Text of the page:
Evaluating the Impact of Micro-Franchising the Distribution of Anti-Malarial Drugs in Kenya on Malaria Mortality and Morbidity
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Name of the Asset | Evaluating the Impact of Micro-Franchising the Distribution of Anti-Malarial Drugs in Kenya on Malaria Mortality and Morbidity
Type of Asset | Working Paper
Date | September 2009
The severity of malaria cannot be over-emphasized. The World Health Organization (WHO) estimates that at least 40% of the world population is at risk of malaria. This study examines a Kenyan government program that increases access to effective anti-malaria drugs to the rural poor to improve malaria morbidity and mortality.
Using the difference-in-difference method, with longitudinal data from January 2004 to December 2007, the study attempts to evaluate the effectiveness of the program with a view to recommending it as a model for the distribution of other drugs, and for replication in other countries.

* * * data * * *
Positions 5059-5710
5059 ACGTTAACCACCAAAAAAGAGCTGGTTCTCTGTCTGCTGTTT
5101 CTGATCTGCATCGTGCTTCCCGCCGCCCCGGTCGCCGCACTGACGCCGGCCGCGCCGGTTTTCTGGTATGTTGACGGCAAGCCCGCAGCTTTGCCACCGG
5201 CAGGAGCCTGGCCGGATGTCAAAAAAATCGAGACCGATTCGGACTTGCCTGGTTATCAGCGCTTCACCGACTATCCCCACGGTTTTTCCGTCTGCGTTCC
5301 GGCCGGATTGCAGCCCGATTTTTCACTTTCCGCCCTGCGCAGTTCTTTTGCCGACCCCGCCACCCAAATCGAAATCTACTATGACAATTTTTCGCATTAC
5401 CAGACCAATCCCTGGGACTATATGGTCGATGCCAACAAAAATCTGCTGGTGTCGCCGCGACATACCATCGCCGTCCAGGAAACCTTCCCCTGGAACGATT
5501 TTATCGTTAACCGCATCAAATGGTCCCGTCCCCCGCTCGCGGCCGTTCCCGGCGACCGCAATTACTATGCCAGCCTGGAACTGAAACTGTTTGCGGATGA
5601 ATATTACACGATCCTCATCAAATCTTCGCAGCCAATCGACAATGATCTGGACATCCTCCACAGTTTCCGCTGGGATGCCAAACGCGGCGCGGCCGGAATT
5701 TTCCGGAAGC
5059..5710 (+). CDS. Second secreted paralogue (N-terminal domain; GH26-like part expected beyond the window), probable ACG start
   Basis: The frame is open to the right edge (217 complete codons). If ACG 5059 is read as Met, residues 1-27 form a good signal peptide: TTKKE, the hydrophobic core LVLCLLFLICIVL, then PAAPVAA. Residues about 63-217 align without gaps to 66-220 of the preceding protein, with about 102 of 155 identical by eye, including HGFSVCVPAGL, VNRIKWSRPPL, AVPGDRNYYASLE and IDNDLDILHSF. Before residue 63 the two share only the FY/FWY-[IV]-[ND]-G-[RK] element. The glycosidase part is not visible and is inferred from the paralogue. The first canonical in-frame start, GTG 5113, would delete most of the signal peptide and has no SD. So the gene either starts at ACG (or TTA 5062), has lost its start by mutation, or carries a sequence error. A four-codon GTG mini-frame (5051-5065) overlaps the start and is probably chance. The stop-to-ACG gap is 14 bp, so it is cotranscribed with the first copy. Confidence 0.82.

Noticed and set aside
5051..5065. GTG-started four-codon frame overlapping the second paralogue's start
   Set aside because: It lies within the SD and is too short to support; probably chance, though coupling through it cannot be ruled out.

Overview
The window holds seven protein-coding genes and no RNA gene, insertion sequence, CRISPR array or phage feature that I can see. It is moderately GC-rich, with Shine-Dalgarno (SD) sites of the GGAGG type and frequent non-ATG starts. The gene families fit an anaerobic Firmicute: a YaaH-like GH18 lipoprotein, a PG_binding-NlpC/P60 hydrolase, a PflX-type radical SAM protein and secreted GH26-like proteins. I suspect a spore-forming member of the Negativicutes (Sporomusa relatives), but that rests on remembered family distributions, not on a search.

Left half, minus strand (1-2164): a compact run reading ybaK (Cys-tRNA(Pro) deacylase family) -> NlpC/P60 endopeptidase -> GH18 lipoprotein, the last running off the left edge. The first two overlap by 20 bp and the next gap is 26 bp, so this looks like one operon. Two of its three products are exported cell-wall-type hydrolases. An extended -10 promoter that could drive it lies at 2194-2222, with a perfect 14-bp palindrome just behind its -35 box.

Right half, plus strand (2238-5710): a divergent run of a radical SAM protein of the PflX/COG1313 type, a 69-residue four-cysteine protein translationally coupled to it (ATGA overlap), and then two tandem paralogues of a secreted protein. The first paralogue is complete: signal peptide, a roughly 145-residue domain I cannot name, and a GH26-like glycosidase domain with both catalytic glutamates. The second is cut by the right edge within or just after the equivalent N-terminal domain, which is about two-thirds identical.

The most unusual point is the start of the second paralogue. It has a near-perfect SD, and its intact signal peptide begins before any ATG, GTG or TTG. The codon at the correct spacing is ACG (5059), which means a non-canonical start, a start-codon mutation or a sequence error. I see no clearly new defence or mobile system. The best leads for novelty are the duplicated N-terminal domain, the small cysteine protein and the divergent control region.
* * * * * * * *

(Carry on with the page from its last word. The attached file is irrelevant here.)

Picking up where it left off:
The main results show that following the introduction of the program, malaria morbidity significantly declined by about 247 cases on average or six percent in the sub-locations with all their borders within five km to the nearest outlet (CFW-shop) providing anti-malaria treatment. The impact is, however, less for when patients have to walk longer distances to access the drugs. Program impact on mortality is insignificant.
- Anne Kamau, Kenyatta University, Kenya.
- Evan Mathenge, Kenya Medical Research Institute (KEMRI), Kenya
- Jacob Oduor, Kenyatta University, Kenya
Country and/or Region | Kenya
Name of the Program | GDN’s Global Research Project on ‘Promoting Innovative Programs from the Developing World: Towards Realizing the Health MDGs in Africa and Asia’
Funder(s) | The Bill & Melinda Gates Foundation, United States
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